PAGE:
COP-22 kicked off on Monday, with negotiators from nearly 200 countries descending on Marrakech to hammer out the details of last year’s Paris climate agreement. Carbon Pulse will post updates from in and around the UN conference as they happen.
Carbon Pulse coverage:
UN climate negotiations began in Marrakech on Monday aiming to start writing the rulebook on the Paris Agreement, with business and green groups urging governments to complete the process within two years.
1900 GMT – TURKEY TROUBLES: Green groups awarded their first name-and-shame ‘fossil of the day’ award of the talks to Turkey, which held up the adoption of the agenda by an hour in an effort to include a hearing for its appeal to be made eligible for climate cash from sources such as the Green Climate Fund. Turkey is currently ineligible due to it falling in between the UNFCCC’s developed/developing country status though its INDC would allow its emissions to more than double over the next 15 years amid substantial construction of new coal-fired power plants.
1255 GMT – WHO’S NEXT?: The UN is still searching for a host for next year’s climate talks. No nation has yet volunteered its services, partly because the possibilities of gaining political capital are low until the 2018 COP-24 meeting, when parties are due to review their goals. “The truth is that this conference has really become a major project for any country that wants to host it … It’s not evident that many countries can do it,” UN climate chief Patricia Espinosa told the FT. The normal global rotation of regions means it is supposed to be Asia’s turn to host COP-23 next year, but a quick scan of the Asian country pavilions in Marrakech reveals no clear contenders. If the size of pavilion is a guide, then Thailand, home to a sizeable UN complex in Bangkok, might be a possibility. If no government comes forward, then the mostly likely venue is Bonn, the de facto home of UNFCCC meetings.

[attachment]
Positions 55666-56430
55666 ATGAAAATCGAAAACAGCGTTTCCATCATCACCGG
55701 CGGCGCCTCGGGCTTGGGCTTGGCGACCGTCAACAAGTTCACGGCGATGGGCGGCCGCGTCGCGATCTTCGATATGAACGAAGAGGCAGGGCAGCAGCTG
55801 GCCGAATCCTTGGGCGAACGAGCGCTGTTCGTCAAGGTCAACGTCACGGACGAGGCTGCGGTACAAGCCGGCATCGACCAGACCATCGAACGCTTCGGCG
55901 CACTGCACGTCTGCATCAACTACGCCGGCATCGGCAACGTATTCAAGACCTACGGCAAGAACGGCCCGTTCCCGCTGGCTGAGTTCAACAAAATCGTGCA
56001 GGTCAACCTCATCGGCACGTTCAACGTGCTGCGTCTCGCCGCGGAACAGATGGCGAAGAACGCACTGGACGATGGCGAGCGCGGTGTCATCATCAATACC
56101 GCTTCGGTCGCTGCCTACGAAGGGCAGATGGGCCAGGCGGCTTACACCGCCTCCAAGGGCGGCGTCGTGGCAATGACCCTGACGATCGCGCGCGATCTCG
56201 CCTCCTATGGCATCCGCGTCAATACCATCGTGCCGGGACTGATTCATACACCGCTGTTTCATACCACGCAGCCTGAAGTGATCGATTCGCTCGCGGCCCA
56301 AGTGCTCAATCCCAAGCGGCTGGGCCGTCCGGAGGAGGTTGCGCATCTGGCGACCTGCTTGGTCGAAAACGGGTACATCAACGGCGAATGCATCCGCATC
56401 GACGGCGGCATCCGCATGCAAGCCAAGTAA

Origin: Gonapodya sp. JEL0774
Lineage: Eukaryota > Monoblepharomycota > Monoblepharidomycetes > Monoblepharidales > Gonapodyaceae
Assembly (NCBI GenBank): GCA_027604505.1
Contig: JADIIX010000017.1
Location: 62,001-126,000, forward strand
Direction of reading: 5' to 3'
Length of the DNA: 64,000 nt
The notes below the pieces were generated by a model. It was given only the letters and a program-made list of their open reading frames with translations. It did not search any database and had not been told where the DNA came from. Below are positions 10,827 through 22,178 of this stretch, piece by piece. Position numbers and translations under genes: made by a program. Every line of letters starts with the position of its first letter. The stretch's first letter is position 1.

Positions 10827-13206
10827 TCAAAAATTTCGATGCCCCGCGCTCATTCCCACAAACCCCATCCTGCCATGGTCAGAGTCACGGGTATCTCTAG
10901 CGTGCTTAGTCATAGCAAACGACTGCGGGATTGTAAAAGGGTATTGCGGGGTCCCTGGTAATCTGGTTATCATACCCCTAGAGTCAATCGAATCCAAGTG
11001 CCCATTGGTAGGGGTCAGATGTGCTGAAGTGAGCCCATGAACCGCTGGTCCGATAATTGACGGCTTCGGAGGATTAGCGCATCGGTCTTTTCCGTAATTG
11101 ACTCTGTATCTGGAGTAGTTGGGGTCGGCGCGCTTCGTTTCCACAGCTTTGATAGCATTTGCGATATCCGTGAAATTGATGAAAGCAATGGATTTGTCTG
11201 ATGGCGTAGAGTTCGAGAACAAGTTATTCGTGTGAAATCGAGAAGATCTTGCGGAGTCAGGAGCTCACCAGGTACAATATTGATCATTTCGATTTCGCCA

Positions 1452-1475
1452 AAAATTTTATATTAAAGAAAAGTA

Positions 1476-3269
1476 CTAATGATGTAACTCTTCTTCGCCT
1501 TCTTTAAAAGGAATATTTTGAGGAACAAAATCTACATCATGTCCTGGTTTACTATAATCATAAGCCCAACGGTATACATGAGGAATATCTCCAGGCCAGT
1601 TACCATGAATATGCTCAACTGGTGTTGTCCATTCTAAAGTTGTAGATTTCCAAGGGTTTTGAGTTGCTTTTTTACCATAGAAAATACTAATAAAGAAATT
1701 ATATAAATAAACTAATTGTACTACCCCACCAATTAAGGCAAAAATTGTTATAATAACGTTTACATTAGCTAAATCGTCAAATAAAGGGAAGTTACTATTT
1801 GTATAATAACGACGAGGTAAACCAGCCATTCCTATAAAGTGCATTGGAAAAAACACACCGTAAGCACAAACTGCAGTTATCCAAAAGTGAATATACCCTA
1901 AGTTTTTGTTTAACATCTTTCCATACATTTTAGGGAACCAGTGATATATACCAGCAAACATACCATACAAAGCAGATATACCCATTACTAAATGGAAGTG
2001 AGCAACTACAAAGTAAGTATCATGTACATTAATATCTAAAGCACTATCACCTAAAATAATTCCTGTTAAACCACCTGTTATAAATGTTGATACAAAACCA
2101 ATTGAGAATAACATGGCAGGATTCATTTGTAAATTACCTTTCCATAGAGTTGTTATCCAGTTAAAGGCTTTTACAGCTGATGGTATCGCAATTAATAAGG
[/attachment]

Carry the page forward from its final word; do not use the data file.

1100 GMT – BRING A BROLLY: Yes, it rains even in the desert. Especially in the middle of growing season. The COP22 conference opens its first day to a heavy shower falling on the barely-completed Bab Ighli tented complex in Marrakech.
1030 GMT – PAKISTAN UPDATES INDC: Pakistan submitted an updated INDC over the weekend, setting itself a GHG reduction target after previously saying it was unable to because it lacked reliable data on when it may be able to peak its emissions. In its new 31-page submission, the country pledged to cut its BAU emissions by 20% by 2030, provided it receives international financial assistance in the realm of $40 billion. Pakistan estimated its emissions from five sectors (excluding transportation) will quadruple from around 400 million to just over 1.6 billion by 2030, meaning that even with the 20% reduction, its GHG output will still have more than tripled over that timeframe. It said it would like to use markets to hit its target, adding that it is “actively reviewing policy considerations for further integration of market mechanisms in responding to emerging threats in the context of Article 6 of the Paris Agreement.”
0600 GMT – AUSTRALIA SOON TO RATIFY: Australia was not among the first 100 nations to ratify the Paris Agreement but might follow suit shortly as the Joint Standing Committee on Treaties on Monday recommended the government ratify both the Paris Agreement and the Doha Amendment to the Kyoto Protocol. The committee’s full report can be found here.